I’m not sure why it’s called a wahoo. But my guess is that the person who named the fish must have been so excited when he reeled one in that he shouted “wahoo!” I would also guess that this guy didn’t heave his fish out of Mexican waters at the crack of dawn after a hard night of gluttony and overindulgence. If that was the case the guy would have yelled the same thing I did after the aforementioned self-abuse, “Uuuuugggghhhhhh.” I also groaned a few other things, none of which, however, would make a good name for a game fish or be suitable for print. That being said, I suppose it’s a good thing for science that I didn’t discover the species first.
My first encounter with the Uuuuugggghhhhhh fish, I mean wahoo, came this past spring at The Bay of Dreams. This fairly new resort sits on the Eastern Cape of Baja California, Mexico, just a short two hour drive north of the Cabo International Airport. What makes The Bay of Dreams so unique is its complete and total isolation, its relatively small number of home sites, and the fact that everything within the resort, from the roads to the homes to the golf course are laid out not to detract from nature. Rather, it as if they were meant to accentuate the natural desert environment. The result is one of the most beautiful places I’ve ever seen.
I first visited the Bay of Dreams – and believe me it won’t be my last visit either, I’ve already booked two return trips – at the invitation of Big Bore Productions owner / operator Mark Buchanan. Although Mark and his Big Bore DVDs are mainly hunting and / or firearm centered, he is also an avid big game fishermen and he promised me that the Bay offered some of the best fishing he had ever experienced. With an affirmation like that who was I to turn down his invitation?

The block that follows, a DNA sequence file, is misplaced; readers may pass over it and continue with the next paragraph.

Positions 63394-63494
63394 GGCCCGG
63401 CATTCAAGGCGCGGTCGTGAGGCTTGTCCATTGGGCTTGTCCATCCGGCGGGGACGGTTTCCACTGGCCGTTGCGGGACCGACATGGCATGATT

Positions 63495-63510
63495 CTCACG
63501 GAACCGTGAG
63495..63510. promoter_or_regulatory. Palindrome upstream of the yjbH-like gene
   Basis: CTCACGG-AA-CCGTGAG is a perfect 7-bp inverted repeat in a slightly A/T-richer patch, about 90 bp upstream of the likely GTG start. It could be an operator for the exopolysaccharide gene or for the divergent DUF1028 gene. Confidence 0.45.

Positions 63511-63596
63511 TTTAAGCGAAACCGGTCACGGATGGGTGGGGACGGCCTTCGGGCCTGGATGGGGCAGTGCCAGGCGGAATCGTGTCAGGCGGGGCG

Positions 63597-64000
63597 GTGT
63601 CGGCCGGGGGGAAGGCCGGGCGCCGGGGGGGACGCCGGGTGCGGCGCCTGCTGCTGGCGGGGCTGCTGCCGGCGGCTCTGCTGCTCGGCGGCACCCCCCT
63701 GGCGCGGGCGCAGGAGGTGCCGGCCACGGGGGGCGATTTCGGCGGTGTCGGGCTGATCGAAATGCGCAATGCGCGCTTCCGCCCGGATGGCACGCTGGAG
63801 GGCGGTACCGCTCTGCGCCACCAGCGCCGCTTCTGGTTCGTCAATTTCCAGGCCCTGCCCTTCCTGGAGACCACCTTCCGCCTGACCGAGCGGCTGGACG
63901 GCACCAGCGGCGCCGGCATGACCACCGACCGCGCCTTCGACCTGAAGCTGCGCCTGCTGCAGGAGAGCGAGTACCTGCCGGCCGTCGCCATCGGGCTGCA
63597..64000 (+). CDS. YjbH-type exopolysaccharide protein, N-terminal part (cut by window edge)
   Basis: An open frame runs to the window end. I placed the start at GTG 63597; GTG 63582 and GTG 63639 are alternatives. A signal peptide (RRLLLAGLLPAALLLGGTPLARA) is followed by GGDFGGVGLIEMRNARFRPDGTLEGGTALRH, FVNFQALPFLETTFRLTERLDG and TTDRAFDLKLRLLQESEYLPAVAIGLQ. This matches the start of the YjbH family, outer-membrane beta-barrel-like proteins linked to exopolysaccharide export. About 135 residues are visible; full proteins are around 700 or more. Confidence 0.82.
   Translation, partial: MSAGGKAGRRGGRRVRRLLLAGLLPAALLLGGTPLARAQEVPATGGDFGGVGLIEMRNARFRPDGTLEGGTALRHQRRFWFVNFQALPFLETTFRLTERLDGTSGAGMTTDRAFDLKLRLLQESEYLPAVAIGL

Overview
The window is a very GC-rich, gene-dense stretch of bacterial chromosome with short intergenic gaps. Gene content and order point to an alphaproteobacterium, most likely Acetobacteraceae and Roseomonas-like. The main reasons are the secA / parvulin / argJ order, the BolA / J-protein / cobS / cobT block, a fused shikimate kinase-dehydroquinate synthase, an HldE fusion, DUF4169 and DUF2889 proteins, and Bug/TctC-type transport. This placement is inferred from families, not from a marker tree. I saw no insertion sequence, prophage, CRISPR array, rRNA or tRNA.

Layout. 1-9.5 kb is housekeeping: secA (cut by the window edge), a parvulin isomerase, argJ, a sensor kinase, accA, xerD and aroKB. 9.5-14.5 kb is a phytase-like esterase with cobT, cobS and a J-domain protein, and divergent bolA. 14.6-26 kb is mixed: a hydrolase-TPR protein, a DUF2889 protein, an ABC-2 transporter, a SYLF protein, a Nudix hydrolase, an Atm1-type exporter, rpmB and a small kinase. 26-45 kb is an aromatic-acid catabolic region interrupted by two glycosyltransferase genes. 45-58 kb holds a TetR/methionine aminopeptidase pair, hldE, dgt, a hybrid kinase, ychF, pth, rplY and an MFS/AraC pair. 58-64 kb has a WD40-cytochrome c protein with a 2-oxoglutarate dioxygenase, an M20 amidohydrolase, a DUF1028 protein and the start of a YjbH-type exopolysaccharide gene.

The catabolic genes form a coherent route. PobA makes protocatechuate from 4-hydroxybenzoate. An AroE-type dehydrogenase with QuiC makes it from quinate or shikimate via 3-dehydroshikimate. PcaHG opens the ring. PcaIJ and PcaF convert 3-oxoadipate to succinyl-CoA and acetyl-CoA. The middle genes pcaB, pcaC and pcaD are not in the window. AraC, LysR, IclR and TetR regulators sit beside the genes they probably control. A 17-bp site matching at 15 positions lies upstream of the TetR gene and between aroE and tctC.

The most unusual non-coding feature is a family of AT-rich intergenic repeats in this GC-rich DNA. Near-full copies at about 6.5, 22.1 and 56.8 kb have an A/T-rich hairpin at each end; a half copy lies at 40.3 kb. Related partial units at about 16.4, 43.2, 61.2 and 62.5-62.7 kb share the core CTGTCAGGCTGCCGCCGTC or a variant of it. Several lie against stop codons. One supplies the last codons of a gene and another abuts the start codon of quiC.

Our trip was arranged through Baja Luxury Fishing Villas. As the premier rental agency in the Bay, they handled everything from booking us a villa on the beach complete with private chef to chartering a boat and captain for three days of fishing. BLFV also informed us that they could arrange golfing on the resort’s Tom Doak designed course, Jet Skis, massages, SCUBA, spearfishing, horseback riding, and…well, just about anything else one can dream of doing but we assured them that fishing was our sole reason for the visit. This time. I was somewhat apprehensive of having a rental company handle all of our arrangements but the attention to detail and the quality of the services BLFV employs was apparent from our first night at the Bay when we were served a meal of freshly caught lobster and shrimp, pasta, and ice cold cerveza Sol. With a meal like that it was hard not to overindulge. I can’t blame the chef for all the beer I drank though.